Last year, global auction sales of paintings by artists under 40 rose to $259.5 million, a 177 percent increase from 2020, according to data from Artprice, a France-based auction analytics firm.
Eager to jump on this rapidly-changing bandwagon, Sotheby’s has devised a new format called “The Now” sales, focusing on works by today’s most coveted names. On paper, this offer of 23 lots was intended to be a prelude to the main sale of works by established contemporary artists, but with so much attention – and money – focused on younger names, this was for many the evening’s most important event.
Like hungry chicks in a nest, banks of Sotheby’s staff screamed telephone calls as Lot 1, the 2020 painting “Falling Woman,” by New York-based artist Anna Weyant, set the tone. Estimated at $150.00 to $200,000, it was sold to an online bidder for $1.6 million, breaking the artist’s $1.5 million record at Christie’s last week.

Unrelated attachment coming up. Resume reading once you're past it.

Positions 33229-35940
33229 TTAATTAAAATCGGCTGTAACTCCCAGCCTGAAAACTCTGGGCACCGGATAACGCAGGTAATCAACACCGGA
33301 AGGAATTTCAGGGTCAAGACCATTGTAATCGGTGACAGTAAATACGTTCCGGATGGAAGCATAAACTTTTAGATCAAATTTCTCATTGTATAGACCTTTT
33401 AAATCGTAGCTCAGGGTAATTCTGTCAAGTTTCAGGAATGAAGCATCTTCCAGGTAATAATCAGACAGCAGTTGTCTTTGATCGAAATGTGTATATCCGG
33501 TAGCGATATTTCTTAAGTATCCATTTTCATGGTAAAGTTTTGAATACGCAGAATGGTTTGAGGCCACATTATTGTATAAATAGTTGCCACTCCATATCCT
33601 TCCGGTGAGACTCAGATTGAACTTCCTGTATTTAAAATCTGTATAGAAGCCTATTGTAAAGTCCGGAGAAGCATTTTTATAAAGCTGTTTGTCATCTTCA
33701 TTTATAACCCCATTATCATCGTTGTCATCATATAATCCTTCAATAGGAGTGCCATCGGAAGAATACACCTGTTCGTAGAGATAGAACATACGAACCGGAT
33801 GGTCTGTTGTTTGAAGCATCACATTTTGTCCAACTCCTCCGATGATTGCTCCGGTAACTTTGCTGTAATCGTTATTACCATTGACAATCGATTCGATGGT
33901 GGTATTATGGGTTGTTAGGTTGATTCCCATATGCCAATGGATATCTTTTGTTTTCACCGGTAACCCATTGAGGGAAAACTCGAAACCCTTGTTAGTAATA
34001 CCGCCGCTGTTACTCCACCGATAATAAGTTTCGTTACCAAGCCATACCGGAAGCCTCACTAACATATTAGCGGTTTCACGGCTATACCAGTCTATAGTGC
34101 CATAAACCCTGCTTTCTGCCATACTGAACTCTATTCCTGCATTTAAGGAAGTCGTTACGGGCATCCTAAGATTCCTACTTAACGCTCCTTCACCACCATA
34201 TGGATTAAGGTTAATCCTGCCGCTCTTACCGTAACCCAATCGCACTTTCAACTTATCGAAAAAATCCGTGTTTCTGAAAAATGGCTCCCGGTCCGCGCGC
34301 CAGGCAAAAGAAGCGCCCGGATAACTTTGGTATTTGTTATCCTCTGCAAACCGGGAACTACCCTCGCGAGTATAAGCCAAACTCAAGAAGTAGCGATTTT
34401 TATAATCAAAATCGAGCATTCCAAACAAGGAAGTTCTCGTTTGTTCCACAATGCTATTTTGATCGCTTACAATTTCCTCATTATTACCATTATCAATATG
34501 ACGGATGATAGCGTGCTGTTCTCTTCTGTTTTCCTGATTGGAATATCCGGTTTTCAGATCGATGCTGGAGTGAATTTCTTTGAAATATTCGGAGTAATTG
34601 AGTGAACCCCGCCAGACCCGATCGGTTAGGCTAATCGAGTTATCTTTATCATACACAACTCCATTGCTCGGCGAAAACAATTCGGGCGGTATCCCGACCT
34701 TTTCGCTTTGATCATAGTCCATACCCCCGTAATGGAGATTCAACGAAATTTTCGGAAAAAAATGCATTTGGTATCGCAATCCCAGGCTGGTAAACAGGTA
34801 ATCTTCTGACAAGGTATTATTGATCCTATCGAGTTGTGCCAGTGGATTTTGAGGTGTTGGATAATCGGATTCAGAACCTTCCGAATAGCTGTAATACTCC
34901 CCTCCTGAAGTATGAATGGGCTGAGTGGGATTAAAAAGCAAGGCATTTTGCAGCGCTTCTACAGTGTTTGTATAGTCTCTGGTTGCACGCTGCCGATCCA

Female artists and artists of color continued to be the dominant forces in the market for works by younger contemporaries. Before the “The Now” sale, Sotheby’s proudly announced that one of the auctions featured more female performers than males for the first time.
Building on Simone Leigh’s representation of the United States at the Venice Biennale (where one of her sculptures also won a Golden Lion), Sotheby’s recorded the life-size mixed media female head “Birmingham” from 2012. This sparked a new nutritional frenzy of telephone competition, the hammer eventually fell to a record $2.2 million, 10 times the highest presale estimate.
Complex, layered paintings by Los Angeles-based Christina Quarles have impressed critics and visitors to the Biennale’s central exhibition. This acclaim seemed to boost her market, with the 2019 canvas “Night Fell Upon Us Up On Us” soaring to a record $4.5 million. The previous auction for her works had been $685,500.